By Sam Beever
2020 was a year that tested the strength of our communities and the resilience of our countries.
It was a year dominated by the COVID-19 pandemic.
For Australians, 2020 started with the most devastating bushfires in our history.
Nations near and far offered Australia assistance. Family and friends in Cyprus raised funds to assist with our rebuilding, recovery and future resilience.
This generosity in our hour of need was humbling. And it will never be forgotten.
2020 demonstrated the importance of marshalling collective will, innovation, resources and leadership to protect and support our communities and countries.
At the virtual Climate Adaptation Summit hosted by the Netherlands this week, Australia will reaffirm our commitment to ambitious and practical action to combat the impacts of climate change at home, in our region, and around the world.
Australia is the driest inhabited continent in the world, and hosts the oldest living cultures and some of the richest biodiversity in the world.
We are fortunate to be able to learn from the 65,000-year connection of the First Australians, our Aboriginal and Torres Strait Islander Peoples, to their country.
The recent bushfires demonstrated the importance of bringing together traditional Indigenous knowledge about the land with modern science.
Indigenous Rangers are on the frontline of this work, for example using traditional fire management practices to preserve and protect Australia’s natural and cultural heritage.
This year, Australia will establish a new National Resilience Relief and Recovery Agency to reduce natural disaster risk, enhance resilience and ensure effective relief and recovery to all hazards.
And a new National Climate Resilience and Adaptation Strategy will set out a future adaptation vision.
Australia recognises that climate change is the biggest long-term threat to the health of coral reefs worldwide, including those in our own iconic Great Barrier Reef.
Australia has committed $2.7 billion to the Reef 2050 Plan to effectively manage and protect the Great Barrier Reef.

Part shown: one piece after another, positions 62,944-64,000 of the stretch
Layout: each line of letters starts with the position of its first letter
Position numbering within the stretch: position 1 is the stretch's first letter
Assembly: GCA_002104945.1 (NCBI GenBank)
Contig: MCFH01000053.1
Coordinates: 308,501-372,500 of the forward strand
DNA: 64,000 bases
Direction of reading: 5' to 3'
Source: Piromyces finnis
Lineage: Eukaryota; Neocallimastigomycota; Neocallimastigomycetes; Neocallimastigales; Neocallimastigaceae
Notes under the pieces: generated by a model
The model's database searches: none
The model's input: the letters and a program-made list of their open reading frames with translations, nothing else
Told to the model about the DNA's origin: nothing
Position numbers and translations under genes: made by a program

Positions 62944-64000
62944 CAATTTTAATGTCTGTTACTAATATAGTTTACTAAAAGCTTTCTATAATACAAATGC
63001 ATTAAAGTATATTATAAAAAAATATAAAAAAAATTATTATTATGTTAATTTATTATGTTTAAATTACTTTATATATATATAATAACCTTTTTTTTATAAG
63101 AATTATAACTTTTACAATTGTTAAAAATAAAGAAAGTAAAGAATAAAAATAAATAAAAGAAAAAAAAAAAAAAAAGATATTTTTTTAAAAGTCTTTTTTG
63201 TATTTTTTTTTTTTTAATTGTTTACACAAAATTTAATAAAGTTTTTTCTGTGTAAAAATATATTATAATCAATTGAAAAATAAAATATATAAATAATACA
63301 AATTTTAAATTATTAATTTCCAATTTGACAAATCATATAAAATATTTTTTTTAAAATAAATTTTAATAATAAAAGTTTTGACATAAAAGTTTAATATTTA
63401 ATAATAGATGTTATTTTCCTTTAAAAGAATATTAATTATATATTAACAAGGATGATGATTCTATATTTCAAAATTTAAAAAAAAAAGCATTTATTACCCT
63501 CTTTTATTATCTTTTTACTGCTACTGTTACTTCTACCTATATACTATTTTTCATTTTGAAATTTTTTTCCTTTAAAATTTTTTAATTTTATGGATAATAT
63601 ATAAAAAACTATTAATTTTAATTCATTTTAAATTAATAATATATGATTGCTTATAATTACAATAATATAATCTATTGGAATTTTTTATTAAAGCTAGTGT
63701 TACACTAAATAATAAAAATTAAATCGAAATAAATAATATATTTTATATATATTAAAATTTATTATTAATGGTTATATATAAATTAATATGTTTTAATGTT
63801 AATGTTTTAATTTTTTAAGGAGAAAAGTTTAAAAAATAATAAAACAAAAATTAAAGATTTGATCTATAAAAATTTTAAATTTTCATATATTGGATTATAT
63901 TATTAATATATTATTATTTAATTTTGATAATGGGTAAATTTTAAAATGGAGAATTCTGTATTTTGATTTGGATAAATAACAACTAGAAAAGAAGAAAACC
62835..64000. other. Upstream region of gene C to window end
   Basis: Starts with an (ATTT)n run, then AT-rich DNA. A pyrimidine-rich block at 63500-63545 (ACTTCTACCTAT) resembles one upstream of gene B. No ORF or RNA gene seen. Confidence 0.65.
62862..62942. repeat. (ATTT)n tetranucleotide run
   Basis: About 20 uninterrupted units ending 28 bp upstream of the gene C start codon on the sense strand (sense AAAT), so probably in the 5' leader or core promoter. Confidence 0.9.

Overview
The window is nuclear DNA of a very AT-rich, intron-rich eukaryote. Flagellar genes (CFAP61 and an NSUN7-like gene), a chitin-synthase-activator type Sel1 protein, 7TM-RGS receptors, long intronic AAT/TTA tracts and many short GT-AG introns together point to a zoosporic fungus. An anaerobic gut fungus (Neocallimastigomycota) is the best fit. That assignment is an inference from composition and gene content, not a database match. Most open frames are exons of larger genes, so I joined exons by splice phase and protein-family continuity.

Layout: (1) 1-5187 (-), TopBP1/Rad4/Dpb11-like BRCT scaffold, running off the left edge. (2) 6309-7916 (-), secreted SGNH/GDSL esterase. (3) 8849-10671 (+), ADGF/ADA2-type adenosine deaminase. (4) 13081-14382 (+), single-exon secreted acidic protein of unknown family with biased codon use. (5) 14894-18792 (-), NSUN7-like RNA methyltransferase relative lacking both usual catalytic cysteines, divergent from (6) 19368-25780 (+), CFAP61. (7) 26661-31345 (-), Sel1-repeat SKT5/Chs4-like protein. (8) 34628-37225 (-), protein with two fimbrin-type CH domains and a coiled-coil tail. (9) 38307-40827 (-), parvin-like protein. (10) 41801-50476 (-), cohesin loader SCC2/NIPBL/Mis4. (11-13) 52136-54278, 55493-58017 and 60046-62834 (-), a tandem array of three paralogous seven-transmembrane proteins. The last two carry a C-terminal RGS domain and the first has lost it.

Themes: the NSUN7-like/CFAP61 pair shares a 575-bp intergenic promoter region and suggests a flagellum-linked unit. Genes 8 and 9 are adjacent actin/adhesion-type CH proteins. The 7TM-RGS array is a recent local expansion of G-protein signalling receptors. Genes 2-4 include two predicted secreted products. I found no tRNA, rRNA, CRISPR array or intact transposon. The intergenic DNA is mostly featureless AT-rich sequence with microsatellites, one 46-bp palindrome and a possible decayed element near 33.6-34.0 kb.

We have launched a $150 million Reef Restoration and Adaptation program that brings together world leading marine science that can help reefs recover from bleaching events and adapt to changing ocean temperatures.
While our adaptation and resilience work starts at home, Australia is also committed to supporting the global community to tackle climate change.
Australia has pledged at least $1.5 billion for global climate finance in the next five years. $500 million of this funding will directly help our Pacific neighbours.
We’re sharing our climate adaptation expertise, experiences and skills through our development programme and the Australian Infrastructure Financing Facility for the Pacific.
Through the International Partnership for Blue Carbon, we’re working together to protect and sustainably manage these critical coastal ecosystems.
Of course, adaptation action must go hand in hand with reducing emissions.
And Australia is getting on with the job.
We remain resolutely committed to the Paris Agreement and are on track to meet and beat our 2030 target, having reduced emissions by almost 17 per cent since 2005.
Our emissions have fallen faster than many other advanced economies or the OECD average.
Australians are also building and investing in renewables at record levels.
On a per person basis, Australia is building new wind and solar at ten times the global average and four times faster than Europe.
Like Cyprus, Australia is blessed with abundant sunlight. Almost one in four Australian homes now have solar—the highest uptake in the world—and we expect renewables will contribute at least 50 per cent of our electricity by 2030.
Australia is aiming to reach net zero emissions as soon as possible.
The need to get to net zero is not in dispute—the global community needs to focus on ‘how’.
Australia has developed a Technology Investment Roadmap – a comprehensive plan to invest in technologies to bring emissions down.
Australia is aiming to leverage $70 billion of new investment in low emissions technologies by 2030.
We’re focussed on accelerating technologies like hydrogen, carbon capture use and storage, soil carbon, energy storage to backup renewables and decarbonise transport, and low or zero emissions steel and aluminium.
Our goal is to get the cost of deploying these new technologies to parity with existing, higher-emitting alternatives.
This is a practical pathway to achieve net zero emissions that also presents economic opportunity.
And it’s a pathway we are traveling with others.
Here in Cyprus, our solar thermal research with The Cyprus Institute is helping Cyprus meet its renewable energy targets by drawing renewable energy from half an acre of unique sun-tracking mirrors, or heliostats.
As the world recovers from the economic impact of COVID-19, we need investments that can both accelerate emissions reductions and support jobs and communities.
Whether in responding to the COVID-19 pandemic, or tackling the ongoing challenge posed by climate change, we need to embrace innovation and strengthen global partnerships.
Our scientists tell us that, even with the most ambitious global emissions reductions, we will still need to adapt to changes in our climate over coming decades.
Practical actions that help us adapt to those changes and strengthen the resilience of our local environments are critical.
Together, we will make a difference.
Sam Beever is Australian High Commissioner to Cyprus